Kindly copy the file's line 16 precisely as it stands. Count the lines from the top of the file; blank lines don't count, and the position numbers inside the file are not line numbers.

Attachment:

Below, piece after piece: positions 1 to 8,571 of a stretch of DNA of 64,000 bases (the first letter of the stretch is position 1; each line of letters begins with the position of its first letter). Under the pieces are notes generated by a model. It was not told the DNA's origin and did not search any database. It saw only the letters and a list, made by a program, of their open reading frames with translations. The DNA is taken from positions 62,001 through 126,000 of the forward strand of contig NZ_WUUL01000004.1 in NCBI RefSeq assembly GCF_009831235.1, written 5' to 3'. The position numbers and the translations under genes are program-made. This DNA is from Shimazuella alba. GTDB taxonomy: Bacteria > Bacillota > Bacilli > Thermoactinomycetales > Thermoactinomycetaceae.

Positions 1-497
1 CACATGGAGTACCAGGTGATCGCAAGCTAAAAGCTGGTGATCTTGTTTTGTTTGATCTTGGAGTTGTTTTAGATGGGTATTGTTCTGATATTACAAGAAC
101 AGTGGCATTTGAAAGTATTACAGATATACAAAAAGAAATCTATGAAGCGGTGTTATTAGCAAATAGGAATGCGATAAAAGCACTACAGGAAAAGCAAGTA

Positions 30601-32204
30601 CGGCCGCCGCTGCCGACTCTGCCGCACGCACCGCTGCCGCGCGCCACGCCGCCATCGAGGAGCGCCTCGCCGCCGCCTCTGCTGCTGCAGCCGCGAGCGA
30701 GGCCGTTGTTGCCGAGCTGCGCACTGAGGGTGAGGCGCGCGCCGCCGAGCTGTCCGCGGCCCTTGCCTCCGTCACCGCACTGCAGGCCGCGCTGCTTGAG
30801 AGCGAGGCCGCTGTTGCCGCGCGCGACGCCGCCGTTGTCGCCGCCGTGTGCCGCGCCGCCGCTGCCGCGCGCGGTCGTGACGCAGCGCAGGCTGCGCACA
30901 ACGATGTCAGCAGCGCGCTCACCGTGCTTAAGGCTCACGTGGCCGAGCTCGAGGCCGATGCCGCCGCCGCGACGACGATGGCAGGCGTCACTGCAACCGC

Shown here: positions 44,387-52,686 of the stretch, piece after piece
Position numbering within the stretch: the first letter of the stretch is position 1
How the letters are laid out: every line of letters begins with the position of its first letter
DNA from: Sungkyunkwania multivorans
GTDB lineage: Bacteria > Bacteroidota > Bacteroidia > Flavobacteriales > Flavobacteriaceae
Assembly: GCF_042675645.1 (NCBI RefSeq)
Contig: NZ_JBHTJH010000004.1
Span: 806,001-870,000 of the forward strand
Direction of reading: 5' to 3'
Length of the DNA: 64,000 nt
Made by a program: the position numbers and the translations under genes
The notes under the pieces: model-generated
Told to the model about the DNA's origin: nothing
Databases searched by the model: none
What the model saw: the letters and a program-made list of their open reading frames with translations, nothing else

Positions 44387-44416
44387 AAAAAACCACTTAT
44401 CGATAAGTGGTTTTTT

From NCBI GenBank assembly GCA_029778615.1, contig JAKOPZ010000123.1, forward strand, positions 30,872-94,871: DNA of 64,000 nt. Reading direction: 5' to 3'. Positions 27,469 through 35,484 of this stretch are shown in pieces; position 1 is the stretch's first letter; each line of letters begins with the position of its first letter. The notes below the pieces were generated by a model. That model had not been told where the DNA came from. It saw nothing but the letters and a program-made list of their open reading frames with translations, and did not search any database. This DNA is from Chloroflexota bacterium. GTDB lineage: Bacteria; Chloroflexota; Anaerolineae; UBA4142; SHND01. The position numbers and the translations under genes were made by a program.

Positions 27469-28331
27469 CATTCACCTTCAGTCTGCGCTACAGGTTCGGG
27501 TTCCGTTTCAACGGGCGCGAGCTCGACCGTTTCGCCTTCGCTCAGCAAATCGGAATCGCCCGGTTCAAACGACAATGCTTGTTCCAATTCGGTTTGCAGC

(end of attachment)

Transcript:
Contig: NZ_JBHTJH010000004.1